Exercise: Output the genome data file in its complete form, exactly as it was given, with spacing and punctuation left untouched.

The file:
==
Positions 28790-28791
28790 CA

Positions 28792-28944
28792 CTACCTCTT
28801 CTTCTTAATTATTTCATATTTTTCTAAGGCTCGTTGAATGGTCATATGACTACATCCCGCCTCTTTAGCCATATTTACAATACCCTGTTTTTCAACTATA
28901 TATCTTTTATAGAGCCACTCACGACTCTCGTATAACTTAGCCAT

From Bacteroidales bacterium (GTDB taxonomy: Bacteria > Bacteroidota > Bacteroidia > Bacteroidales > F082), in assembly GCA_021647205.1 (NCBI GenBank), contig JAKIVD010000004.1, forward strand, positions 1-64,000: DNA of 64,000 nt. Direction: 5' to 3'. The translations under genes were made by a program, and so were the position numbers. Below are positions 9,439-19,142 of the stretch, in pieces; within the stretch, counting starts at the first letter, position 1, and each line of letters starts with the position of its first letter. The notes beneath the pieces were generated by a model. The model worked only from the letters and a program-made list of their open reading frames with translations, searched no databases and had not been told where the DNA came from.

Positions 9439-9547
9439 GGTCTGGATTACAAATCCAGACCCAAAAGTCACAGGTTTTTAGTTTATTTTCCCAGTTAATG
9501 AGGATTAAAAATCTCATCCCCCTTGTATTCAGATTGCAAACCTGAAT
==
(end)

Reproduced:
Positions 28790-28791
28790 CA

Positions 28792-28944
28792 CTACCTCTT
28801 CTTCTTAATTATTTCATATTTTTCTAAGGCTCGTTGAATGGTCATATGACTACATCCCGCCTCTTTAGCCATATTTACAATACCCTGTTTTTCAACTATA
28901 TATCTTTTATAGAGCCACTCACGACTCTCGTATAACTTAGCCAT

From Bacteroidales bacterium (GTDB taxonomy: Bacteria > Bacteroidota > Bacteroidia > Bacteroidales > F082), in assembly GCA_021647205.1 (NCBI GenBank), contig JAKIVD010000004.1, forward strand, positions 1-64,000: DNA of 64,000 nt. Direction: 5' to 3'. The translations under genes were made by a program, and so were the position numbers. Below are positions 9,439-19,142 of the stretch, in pieces; within the stretch, counting starts at the first letter, position 1, and each line of letters starts with the position of its first letter. The notes beneath the pieces were generated by a model. The model worked only from the letters and a program-made list of their open reading frames with translations, searched no databases and had not been told where the DNA came from.

Positions 9439-9547
9439 GGTCTGGATTACAAATCCAGACCCAAAAGTCACAGGTTTTTAGTTTATTTTCCCAGTTAATG
9501 AGGATTAAAAATCTCATCCCCCTTGTATTCAGATTGCAAACCTGAAT